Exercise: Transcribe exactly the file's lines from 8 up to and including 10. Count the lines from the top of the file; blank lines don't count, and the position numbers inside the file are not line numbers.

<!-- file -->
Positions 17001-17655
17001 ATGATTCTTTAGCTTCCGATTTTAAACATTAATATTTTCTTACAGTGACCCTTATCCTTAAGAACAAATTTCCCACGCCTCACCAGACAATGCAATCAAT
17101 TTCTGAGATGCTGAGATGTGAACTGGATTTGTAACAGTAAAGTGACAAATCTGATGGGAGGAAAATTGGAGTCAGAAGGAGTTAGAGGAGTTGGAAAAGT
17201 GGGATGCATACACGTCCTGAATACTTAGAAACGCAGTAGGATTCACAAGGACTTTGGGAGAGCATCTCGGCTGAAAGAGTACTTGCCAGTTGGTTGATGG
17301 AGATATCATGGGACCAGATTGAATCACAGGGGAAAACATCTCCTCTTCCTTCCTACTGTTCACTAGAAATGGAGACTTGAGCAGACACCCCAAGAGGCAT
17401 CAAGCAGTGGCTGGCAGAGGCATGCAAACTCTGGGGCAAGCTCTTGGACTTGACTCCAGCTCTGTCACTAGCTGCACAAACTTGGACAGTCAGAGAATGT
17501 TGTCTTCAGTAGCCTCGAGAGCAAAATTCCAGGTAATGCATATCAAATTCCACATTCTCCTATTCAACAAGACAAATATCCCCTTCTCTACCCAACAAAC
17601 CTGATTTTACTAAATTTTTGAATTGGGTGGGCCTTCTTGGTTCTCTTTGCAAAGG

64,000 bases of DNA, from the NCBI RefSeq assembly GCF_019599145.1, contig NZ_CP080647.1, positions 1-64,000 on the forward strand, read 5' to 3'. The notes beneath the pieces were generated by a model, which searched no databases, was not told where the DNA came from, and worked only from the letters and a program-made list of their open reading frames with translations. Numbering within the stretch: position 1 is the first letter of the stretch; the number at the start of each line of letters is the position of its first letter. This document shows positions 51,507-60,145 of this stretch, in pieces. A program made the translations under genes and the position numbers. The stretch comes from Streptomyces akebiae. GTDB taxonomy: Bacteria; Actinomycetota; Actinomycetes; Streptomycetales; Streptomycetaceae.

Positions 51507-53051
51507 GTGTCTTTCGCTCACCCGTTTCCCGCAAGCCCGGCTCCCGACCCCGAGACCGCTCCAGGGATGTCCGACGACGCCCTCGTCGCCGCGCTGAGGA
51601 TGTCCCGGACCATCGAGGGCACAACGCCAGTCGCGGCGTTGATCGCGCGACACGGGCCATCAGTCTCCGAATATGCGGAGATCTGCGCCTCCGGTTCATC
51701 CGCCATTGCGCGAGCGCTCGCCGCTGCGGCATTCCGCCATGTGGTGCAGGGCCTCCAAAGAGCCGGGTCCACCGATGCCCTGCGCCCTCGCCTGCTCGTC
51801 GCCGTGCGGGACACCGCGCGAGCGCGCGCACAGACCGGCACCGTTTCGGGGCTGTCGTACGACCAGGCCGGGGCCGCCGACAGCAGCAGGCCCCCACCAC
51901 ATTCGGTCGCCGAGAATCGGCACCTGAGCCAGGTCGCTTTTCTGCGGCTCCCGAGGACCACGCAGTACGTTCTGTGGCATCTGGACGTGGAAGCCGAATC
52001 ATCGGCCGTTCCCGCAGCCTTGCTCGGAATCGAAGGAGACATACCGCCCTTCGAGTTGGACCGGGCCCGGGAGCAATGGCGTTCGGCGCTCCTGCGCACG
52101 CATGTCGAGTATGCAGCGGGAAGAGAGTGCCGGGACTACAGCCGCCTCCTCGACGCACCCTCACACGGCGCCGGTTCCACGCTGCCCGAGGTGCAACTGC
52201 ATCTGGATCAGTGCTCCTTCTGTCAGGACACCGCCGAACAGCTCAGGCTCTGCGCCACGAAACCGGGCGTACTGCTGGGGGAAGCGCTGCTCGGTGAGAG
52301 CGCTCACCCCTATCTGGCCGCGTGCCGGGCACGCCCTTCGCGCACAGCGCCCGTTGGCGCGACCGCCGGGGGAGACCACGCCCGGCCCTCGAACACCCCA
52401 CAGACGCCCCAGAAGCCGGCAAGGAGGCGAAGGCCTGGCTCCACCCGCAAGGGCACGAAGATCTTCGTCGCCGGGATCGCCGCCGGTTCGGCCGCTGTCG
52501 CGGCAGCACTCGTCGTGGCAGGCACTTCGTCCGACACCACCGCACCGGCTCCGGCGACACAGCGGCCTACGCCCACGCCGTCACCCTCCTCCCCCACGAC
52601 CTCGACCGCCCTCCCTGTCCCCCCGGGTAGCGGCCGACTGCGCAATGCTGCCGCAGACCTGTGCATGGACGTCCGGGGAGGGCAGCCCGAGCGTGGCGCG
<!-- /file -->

17601 CTGATTTTACTAAATTTTTGAATTGGGTGGGCCTTCTTGGTTCTCTTTGCAAAGG

64,000 bases of DNA, from the NCBI RefSeq assembly GCF_019599145.1, contig NZ_CP080647.1, positions 1-64,000 on the forward strand, read 5' to 3'. The notes beneath the pieces were generated by a model, which searched no databases, was not told where the DNA came from, and worked only from the letters and a program-made list of their open reading frames with translations. Numbering within the stretch: position 1 is the first letter of the stretch; the number at the start of each line of letters is the position of its first letter. This document shows positions 51,507-60,145 of this stretch, in pieces. A program made the translations under genes and the position numbers. The stretch comes from Streptomyces akebiae. GTDB taxonomy: Bacteria; Actinomycetota; Actinomycetes; Streptomycetales; Streptomycetaceae.

Positions 51507-53051